We visited Castletownroche and asked at the Post Office if anyone knew how to find my distant cousin Larry who had visited my parents in Australia some ten years before.
All I had was his name and an old photo taken outside his house with my aunt and a cousin during the early nineties.
Just by a stroke of luck or was it synchronicity, we found Larry mowing the lawn at the old house in the photo?
“It’s lucky you found me,” he said. “I usually don’t come down here on this day”. We embraced as if we had known each other all of our lives and with no trouble to Larry at all, we spent the day with himself and his wife and on into the night.
We told stories, sang songs and met many Irish friends that day. What a time we made of it. For that moment in time we were family connected through a common history. It was wonderful to feel so welcome, so at home and so connected at long last on Irish soil.
In Castletownroche we also met Michael Roche. We stopped in the street to ask directions to Blackwater Castle. I had passed Michael in the street earlier that day. We said hello as we passed and as he looked at me, I felt an immediate connection.
We saw him again talking in the street later on. When we asked directions of him, “I’m Michael Roche” he said. Needless to say we then had quite a lot to say. We have since written to each other and I marvel at the interest in music and poetry that we share and the history and connection that we share across the miles.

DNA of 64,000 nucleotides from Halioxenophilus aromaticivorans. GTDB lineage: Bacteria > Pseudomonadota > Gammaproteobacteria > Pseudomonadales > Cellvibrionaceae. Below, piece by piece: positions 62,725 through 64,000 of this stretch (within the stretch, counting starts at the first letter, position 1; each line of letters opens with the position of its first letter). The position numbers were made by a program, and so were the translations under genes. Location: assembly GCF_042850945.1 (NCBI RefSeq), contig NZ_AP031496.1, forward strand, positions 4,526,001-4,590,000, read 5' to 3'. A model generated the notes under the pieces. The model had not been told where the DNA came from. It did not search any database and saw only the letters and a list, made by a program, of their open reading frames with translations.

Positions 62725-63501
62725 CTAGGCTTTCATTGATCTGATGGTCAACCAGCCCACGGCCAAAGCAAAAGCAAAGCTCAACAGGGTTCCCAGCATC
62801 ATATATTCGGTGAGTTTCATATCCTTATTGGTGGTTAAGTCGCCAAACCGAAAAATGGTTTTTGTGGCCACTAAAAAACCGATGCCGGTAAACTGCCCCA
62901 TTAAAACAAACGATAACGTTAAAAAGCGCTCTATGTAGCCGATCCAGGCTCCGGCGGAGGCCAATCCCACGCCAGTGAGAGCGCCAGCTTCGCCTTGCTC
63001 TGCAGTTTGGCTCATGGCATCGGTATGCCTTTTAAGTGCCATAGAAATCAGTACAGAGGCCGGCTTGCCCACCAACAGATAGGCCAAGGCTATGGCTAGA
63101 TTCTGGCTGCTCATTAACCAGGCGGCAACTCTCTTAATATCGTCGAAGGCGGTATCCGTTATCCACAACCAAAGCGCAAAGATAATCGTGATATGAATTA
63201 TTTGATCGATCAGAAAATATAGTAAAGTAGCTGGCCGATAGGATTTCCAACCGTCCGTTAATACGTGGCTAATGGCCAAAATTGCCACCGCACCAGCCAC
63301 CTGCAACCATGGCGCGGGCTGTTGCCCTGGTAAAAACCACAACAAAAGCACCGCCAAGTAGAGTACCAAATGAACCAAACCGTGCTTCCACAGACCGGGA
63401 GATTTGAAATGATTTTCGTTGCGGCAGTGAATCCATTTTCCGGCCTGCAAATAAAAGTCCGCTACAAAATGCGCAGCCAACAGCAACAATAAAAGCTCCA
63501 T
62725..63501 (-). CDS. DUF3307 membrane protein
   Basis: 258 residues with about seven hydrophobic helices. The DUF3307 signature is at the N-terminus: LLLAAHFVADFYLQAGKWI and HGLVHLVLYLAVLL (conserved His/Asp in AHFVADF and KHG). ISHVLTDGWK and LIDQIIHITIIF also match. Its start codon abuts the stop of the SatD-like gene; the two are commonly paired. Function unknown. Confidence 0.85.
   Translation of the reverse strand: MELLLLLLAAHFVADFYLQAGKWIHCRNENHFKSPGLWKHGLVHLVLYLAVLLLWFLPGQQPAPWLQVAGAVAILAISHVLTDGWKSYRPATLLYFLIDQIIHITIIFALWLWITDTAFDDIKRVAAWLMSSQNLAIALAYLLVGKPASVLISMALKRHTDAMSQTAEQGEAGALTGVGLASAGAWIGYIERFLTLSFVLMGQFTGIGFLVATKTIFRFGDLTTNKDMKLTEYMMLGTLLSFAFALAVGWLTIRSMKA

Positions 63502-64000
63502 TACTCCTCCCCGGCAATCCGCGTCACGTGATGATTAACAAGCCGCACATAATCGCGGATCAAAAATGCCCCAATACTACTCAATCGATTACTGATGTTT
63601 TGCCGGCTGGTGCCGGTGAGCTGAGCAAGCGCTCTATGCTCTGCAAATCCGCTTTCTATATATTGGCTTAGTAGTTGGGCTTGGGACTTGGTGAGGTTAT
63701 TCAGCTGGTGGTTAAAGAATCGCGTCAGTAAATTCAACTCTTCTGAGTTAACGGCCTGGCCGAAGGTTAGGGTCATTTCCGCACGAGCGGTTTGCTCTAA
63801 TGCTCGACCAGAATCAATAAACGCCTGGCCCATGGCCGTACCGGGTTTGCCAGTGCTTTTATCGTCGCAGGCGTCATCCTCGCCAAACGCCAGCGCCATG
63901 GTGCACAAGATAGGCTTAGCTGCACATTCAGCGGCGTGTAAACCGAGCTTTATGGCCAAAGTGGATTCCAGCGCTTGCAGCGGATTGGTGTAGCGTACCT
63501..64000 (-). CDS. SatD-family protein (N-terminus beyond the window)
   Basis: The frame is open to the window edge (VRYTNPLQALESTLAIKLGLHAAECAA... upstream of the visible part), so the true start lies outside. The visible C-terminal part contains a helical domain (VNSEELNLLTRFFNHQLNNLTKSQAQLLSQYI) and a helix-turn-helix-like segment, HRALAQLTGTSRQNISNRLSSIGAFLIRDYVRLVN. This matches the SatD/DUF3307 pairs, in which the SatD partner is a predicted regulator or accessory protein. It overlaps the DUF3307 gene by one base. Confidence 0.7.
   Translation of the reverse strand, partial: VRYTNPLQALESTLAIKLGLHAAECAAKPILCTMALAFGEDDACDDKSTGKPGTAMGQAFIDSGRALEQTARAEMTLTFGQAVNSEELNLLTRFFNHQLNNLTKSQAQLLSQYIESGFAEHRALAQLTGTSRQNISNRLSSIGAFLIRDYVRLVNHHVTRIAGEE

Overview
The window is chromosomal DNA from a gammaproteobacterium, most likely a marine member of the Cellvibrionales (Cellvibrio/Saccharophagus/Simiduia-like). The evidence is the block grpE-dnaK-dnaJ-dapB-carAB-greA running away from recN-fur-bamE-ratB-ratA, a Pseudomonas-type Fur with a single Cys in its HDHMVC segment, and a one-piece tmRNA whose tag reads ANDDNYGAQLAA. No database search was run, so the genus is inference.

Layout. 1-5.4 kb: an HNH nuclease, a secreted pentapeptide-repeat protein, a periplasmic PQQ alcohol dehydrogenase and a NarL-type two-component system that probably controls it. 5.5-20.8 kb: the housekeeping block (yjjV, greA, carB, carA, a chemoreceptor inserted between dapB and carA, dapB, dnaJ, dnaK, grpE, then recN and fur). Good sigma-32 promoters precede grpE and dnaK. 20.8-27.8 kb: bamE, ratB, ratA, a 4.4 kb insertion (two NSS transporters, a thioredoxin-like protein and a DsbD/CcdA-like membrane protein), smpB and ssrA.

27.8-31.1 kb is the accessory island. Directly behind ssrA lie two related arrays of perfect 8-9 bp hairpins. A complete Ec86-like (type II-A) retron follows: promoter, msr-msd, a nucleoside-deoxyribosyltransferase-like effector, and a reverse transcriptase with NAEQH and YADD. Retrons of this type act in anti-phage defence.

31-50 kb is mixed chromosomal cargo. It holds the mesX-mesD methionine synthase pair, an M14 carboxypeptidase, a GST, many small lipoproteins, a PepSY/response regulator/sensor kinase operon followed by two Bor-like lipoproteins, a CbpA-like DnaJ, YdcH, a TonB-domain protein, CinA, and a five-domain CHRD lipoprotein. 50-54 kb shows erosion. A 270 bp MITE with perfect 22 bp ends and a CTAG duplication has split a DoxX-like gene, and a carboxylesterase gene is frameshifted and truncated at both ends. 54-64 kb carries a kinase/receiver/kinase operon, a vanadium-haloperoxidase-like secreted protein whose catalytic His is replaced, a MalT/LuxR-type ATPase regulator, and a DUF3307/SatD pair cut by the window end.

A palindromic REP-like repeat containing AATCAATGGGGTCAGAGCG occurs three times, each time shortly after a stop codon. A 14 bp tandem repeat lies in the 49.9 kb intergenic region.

We drove all over Ireland during our fortnight there. Words cannot describe the beauty or the magic of the place. We were as strangers and yet not so. Everywhere we went we felt like home. For me, Ireland was a sight for sore eyes and everywhere I travelled it seemed my Irish family were singing my song. It was as if the music had always been there and now the notes fell on the page in perfect rhythm. Now the songs I sing in my head make perfect sense!
Our trip culminated in a visit to County Fermanagh the home of my grandmother’s family in the North. It was with a great deal of regret that we left Belfast and headed for Scotland at the end of a wonderful heart-warming Irish experience.
I have a very definite sense of the great privilege it was to visit the old country as my father had dreamed of doing but sadly could not. I believe I now possess a much fuller sense of who I am. Since visiting Ireland I feel more at peace with myself. I am more grounded and more settled than ever before.
I love this country Australia. It is a haunting, ancient and beautifully rugged place. Somehow though, although it is the country of my birth, I have always felt a visitor here.
This was not the case with you dear Eire. In your arms I felt a sense of belonging that I have been searching for my entire life. It was as if you, my mother gathered me in her embrace and whispered “You are home”.
God willing I will return again one day to that ” Magical country, full of memories and dreams, my youth lies in the crevices of your hills; and here in the silk of your grass by the edge of the meadows, every flower and every leaf has its memories of you. (Katherine Tynan, The Old Country).
A fitting day to write about my love for Ireland – a poem from my father